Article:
Last week, ESPN’s Grantland published a story by Caleb Hannan called “Dr. V’s Magical Putter,” a piece that on its face looked into the ambitious claims of Essay Anne Vanderbilt (a.k.a. Dr. V), the inventor of a golf putter called Yar. The article ended up being less about a putter and more about the inventor and her secret about being a transgender woman. Dr. V had committed suicide months before the article was published and weeks after last speaking with the reporter. In the aftermath of the article, the reporter and Grantland have been widely attacked for prioritizing the story over compassion. Grantland’s editor-in-chief issued a point-by-point apology Monday in tandem with a piece titled “What Grantland Got Wrong” by an ESPN staff writer, Christina Kahrl, who is a transgender woman. This week on Mediatwits, we’re joined by special guest Poynter’s Kelly McBride to talk about the ethics of Grantland’s reporting, as well a Gawker’s features editor Tom Scocca, who wrote this piece about the controversy. We’ll also be joined by American University’s Andrew Lih, and as usual, PBS MediaShift’s Mark Glaser will host.
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Mark Glaser is executive editor of MediaShift and Idea Lab. He is a longtime freelance writer and editor, who has contributed to magazines such as Entertainment Weekly, Wired and Conde Nast Traveler, and websites such as CNET and the Yale Global Forum. He lives in San Francisco with his wife Renee and son Julian. You can follow him on Twitter @mediatwit.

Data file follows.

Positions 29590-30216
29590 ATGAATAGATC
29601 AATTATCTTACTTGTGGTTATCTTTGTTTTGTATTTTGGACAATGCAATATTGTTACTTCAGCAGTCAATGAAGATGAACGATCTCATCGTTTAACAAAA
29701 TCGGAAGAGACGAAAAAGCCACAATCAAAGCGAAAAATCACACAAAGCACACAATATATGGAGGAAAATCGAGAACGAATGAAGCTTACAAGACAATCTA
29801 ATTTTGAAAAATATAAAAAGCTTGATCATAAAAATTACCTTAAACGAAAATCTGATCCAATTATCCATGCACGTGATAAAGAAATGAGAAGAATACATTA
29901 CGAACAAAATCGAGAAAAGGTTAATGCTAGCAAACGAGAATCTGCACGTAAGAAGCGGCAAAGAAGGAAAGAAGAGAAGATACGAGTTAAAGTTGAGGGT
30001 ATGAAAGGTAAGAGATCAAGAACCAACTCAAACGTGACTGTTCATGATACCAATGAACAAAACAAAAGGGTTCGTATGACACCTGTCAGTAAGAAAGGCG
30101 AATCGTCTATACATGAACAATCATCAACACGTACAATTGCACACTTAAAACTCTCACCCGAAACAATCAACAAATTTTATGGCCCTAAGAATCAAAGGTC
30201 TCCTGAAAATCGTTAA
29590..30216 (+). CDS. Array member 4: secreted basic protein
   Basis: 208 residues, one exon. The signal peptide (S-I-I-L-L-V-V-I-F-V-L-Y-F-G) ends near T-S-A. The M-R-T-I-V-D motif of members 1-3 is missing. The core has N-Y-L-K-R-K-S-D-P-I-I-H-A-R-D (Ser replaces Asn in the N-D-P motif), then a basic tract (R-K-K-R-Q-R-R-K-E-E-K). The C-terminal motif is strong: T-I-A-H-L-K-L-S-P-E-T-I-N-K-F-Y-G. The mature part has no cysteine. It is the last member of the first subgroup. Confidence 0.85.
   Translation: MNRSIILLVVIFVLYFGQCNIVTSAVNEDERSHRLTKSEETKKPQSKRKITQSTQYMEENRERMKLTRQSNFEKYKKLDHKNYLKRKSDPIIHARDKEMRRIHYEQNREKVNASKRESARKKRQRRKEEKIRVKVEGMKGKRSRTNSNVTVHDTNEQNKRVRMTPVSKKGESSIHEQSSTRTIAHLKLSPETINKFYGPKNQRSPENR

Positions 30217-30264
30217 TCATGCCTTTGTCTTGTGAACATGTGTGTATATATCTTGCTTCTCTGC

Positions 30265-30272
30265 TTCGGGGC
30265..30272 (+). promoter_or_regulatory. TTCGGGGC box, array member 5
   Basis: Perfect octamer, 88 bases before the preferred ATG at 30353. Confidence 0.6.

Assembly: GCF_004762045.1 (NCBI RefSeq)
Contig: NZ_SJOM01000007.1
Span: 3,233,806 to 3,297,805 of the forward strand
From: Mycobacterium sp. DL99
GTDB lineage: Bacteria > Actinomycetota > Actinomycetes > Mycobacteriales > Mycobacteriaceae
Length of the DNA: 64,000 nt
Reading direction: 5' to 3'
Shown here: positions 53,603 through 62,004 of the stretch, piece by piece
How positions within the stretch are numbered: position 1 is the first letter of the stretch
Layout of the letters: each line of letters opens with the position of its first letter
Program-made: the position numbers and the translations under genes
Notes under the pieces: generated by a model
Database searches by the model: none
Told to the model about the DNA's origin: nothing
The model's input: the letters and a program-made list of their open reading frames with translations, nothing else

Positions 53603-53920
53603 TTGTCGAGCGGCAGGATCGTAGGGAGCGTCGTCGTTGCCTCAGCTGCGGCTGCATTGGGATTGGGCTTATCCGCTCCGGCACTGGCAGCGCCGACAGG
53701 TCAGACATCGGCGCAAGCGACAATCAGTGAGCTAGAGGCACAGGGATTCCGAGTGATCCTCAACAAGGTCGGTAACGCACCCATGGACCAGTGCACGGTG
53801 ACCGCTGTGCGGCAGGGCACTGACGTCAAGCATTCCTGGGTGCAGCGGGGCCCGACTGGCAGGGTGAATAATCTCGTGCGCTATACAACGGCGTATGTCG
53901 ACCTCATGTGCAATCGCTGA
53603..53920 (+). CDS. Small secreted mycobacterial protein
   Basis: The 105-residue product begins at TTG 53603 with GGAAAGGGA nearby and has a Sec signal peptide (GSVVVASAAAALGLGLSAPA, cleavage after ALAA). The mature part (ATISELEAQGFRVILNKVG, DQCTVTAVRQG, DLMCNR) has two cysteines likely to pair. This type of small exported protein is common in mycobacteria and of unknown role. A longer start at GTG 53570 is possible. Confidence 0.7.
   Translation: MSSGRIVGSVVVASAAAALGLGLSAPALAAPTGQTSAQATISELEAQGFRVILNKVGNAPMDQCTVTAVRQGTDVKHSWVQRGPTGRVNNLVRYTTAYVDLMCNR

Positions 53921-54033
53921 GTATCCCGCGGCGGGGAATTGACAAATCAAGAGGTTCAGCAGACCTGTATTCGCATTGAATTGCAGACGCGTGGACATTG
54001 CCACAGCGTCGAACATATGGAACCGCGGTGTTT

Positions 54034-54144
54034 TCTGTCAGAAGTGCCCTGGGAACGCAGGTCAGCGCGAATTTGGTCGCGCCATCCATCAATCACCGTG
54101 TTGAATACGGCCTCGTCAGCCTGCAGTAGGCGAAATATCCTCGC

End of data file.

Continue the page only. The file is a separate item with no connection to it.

Andrew Lih is a new media journalist and associate professor of journalism at the American University School of Communication. He is the author of “The Wikipedia Revolution” (Hyperion 2009, Aurum UK 2009) and is a noted expert on online collaboration and journalism. He is a veteran of AT&T Bell Laboratories and in 1994 created the first online city guide for New York City (www.ny.com). Follow him on Twitter @fuzheado.
Kelly McBride has served as a faculty member of the Poynter Institute since 2002, acting as a teacher, writer and expert on media ethics. She is in charge of the Ethics Department and the Reporting, Writing and Editing Department at Poynter. Kelly is also the director of the Sense-Making Project under the Poynter Institute, which analyzes the transformation and values of journalism, as well as the relationship between technology and democracy. Kelly, in tandem with Tom Rosenstiel, co-edited the book The New Ethics of Journalism: Principles for the 21st Century.
Tom Scocca is the features editor of Gawker. Previously, he was the “Off the Record” columnist and media editor for The New York Observer. Before that, he was an editor and writer for Washington City Paper and Baltimore’s City Paper. He writes the “Scocca” blog for Slate, and his byline appears regularly in The Boston Globe and The Awl.
The reporter was undoubtedly working with a tough story: a profile of an inventor who fabricated most details she shared with him. She never attended MIT or Wharton or worked on top-secret government projects. But many commentators have criticized the article for conflating her dishonesty about her professional history with her desire to keep her gender identity private. The article was also denounced for outing Dr. V, even posthumously, since she had made her desire for privacy clear. Where does fact-finding end, and cruel privacy-encroachment begin? How should a reporter gauge which details are fair game, and which aren’t?
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Claire Groden is the podcast intern for PBS Mediashift and a senior at Dartmouth College. You can follow Claire on Twitter @ClaireGroden.